Q. What would you do if it weren't adjustable?
 
A. Well, they would have to be carefully measured, careful layouts made of the plans, and each member hand fitted."

Although it was not new in the art to have a rail offset from the post, it was novel to have the Blum type of connector for attaching the rail so as to give adjustability to the particular need and rigidity as is required for railings.

One of the most important features of the mechanical patent is the flexibility allowed in combination with rigidity. The rail portion can be adjusted when the clamping members are loose and may be moved, whereas when tightened they are completely rigid. Although the defendants attack the validity of the patent with numerous exhibits, particularly the Hardy and McNeil Patents, the court finds that none of the prior art shows this type of mechanical arrangement.

This court does not find that Blum developed the mechanical patent from Hardy, the earlier Blum patent, or from McNeil. Even if such a conclusion were reached, the court would nevertheless conclude that Blum's acts "in combining the pertinent elements of the prior art * * * achieved a result not obvious to mere mechanical skill." Preformed Line Products Co. v. Fanner Mfg. Co., 328 F.2d 265, 273 (6th Cir. 1964), cert. den'd 379 U.S. 846, 85 S. Ct. 56, 13 L. Ed. 2d 51. Both mechanical and design patents of plaintiff represent more than a "`mere aggregation of a number of old parts or elements which, in the aggregation, perform or produce no new or different function or operation than that theretofore performed or produced by them, * * *.' Great Atlantic & Pacific Tea Co. v. Supermarket Equipment Corp., 340 U.S. 147, 151, 71 S. Ct. 127, 130, 95 L. Ed. 162," for here was a method by which to offset the railings with a minimization of the connecting factors, plus allowing adjustability to the particular need.

The mechanical patent was new and filled a need in the art which now enables the production of prefabricated railings of modern design producing a floating effect through the minimal connection between posts and rails. Accordingly this court finds patent No. 2,905,445 valid.

 
DISCUSSION OF ISSUE NO. IVINFRINGEMENT OF MECHANICAL PATENT NO. 2,905,445

As earlier quoted from Graver Tank & Mfg. Co. v. Linde Air Products Co., 339 U.S. 605, at page 607, 70 S. Ct. 854, at page 855:

 
"In determining whether an accused device or composition infringes a valid patent, resort must be had in the first instance to the words of the claim. If accused matter falls clearly within the claim, infringement is made out and that is the end of it.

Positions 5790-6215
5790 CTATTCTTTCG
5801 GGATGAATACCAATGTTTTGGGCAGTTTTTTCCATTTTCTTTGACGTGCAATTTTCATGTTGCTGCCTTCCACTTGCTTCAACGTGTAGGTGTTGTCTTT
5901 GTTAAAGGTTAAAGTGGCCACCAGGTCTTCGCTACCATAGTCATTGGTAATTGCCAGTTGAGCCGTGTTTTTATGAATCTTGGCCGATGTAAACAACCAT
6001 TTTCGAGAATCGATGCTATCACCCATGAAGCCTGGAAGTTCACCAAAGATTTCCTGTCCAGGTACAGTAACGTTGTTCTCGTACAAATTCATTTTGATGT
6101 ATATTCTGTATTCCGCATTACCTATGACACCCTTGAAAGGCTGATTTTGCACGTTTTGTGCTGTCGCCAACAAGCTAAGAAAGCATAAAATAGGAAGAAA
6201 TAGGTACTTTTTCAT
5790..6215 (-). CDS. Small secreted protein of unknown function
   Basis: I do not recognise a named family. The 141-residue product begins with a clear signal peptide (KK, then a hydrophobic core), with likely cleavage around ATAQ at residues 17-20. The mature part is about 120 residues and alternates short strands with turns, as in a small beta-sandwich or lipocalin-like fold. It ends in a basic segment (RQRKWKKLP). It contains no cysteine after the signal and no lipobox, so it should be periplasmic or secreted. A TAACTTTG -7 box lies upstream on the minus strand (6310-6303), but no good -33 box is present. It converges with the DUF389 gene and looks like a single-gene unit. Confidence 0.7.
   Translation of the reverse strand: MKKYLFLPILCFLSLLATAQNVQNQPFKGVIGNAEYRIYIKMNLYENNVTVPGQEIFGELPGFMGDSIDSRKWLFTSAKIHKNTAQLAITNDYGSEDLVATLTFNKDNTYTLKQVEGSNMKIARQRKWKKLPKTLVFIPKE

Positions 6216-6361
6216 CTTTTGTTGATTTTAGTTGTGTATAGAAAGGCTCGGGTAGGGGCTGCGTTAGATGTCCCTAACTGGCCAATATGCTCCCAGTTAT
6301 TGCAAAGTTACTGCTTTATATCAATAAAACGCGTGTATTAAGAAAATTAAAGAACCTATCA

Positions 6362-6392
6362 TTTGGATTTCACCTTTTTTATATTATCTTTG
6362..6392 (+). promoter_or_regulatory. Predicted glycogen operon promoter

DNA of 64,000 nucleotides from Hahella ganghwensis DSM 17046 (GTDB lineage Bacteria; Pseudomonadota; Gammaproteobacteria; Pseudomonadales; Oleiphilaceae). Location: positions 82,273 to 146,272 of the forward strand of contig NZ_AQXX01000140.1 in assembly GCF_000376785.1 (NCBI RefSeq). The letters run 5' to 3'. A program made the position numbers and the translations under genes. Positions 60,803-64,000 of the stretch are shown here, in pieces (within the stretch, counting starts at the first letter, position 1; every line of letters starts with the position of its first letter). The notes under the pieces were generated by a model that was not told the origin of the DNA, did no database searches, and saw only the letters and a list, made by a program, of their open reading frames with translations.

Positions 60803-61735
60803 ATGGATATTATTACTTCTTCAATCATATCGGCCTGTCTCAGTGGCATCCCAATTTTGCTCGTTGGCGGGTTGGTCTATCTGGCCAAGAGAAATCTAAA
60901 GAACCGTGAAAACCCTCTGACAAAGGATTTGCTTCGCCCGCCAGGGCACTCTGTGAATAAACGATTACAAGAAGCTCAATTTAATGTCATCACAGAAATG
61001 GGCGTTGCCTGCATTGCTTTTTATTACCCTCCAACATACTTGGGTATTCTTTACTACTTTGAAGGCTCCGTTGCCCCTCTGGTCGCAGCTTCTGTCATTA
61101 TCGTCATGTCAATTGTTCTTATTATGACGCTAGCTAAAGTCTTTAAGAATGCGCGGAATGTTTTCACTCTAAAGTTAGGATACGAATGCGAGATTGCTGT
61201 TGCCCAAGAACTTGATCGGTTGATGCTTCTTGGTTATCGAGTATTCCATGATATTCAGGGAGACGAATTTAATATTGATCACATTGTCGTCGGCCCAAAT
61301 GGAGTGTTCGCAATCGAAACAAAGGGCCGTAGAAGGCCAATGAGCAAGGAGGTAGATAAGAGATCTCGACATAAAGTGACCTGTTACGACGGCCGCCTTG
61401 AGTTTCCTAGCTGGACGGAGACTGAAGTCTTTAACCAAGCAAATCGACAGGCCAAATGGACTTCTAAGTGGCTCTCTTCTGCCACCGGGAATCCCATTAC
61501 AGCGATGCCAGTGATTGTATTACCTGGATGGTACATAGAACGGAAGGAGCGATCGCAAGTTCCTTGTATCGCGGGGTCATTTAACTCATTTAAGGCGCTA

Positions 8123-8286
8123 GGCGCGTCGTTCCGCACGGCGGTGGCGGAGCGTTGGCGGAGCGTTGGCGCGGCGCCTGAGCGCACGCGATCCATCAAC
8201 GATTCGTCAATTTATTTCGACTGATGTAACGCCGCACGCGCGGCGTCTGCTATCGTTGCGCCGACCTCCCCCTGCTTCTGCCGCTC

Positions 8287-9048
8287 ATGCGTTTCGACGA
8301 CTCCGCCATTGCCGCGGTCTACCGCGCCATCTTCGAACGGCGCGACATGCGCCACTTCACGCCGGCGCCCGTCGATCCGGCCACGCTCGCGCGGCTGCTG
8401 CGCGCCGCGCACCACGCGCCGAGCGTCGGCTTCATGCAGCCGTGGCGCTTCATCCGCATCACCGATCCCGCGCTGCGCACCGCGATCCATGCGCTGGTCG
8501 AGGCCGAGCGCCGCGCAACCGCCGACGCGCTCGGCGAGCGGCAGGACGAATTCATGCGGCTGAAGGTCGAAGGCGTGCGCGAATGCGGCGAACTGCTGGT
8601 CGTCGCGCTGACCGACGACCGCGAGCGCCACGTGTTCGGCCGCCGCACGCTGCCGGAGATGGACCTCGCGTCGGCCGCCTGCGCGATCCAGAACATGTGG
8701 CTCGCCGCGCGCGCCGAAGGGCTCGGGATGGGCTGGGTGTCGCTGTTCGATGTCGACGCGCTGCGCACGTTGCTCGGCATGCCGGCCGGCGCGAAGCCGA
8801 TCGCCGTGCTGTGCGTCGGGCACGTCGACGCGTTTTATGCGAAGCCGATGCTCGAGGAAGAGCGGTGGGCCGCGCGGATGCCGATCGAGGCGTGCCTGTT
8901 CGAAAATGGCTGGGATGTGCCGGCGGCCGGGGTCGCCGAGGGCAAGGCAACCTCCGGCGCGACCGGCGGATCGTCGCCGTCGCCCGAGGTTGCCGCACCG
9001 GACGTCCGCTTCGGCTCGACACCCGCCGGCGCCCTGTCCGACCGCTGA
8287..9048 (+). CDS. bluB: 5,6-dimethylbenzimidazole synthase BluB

"But courts have also recognized that to permit imitation of a patented invention which does not copy every literal detail would be to convert the protection of the patent grant into a hollow and useless thing. Such a limitation would leave room forindeed encouragethe unscrupulous copyist to make unimportant and insubstantial changes and substitutions in the patent which, though adding nothing, would be enough to take the copied matter outside the claim, and hence outside the reach of law. One who seeks to pirate an invention, like one who seeks to pirate a copyrighted book or play, may be expected to introduce minor variations to conceal and shelter the piracy. Outright and forthright duplication is a dull and very rare type of infringement."

As stated in Marston v. J. C. Penney Co., 353 F.2d 976, 985 (4th Cir. 1965), cert. den'd 385 U.S. 974, 87 S. Ct. 515, 17 L. Ed. 2d 437, patent infringement is first determined by looking to the words of the claims of the patent:

 
"To determine whether the accused article infringes * * * we must look to the words of the claims. If *464 every essential element of the described combination, or its equivalent, is embodied [in the accused article, the plaintiff] is entitled to prevail."
 
The Claims

The duplication of each of the elements of the Claims of the Blum patent by the accused Architectural Art structure is sufficiently demonstrated in Exhibits PX-103 and PX-107. They show the corresponding parts of the respective railings colored the same. (Blum, Tr. 34-41).

1. With respect to Claim 1, the Claim requires:

 
"In an ornamental rail structure, ornamental post means"

Both structures are ornamental railings and in each case there is an ornamental post, colored blue. The Claim next provides:

 
"Ornamental rail means having a dovetail shape base portion and an upper hand-gripping portion"

In each case there is an ornamental rail having a dovetail-shaped base portion, colored yellow, and an upper hand-gripping portion, colored brown. The Claim continues:

 
"separate V-shape clamping means in juxtaposition forming a dovetail shape recess receiving and clamping the dovetail shape base portion of said rail means and exposing the upper portion of said rail means for hand-gripping"

In both the patented and accused structures, the yellow dovetail-shaped base portion of the ornamental rail is gripped by a pair of V-shaped clamping means, colored pink, in juxtaposition forming a dovetail-shaped recess. The Claim then requires:

 
"connecting means rigidly connecting said clamping means and said rail means in spaced relation to said post means"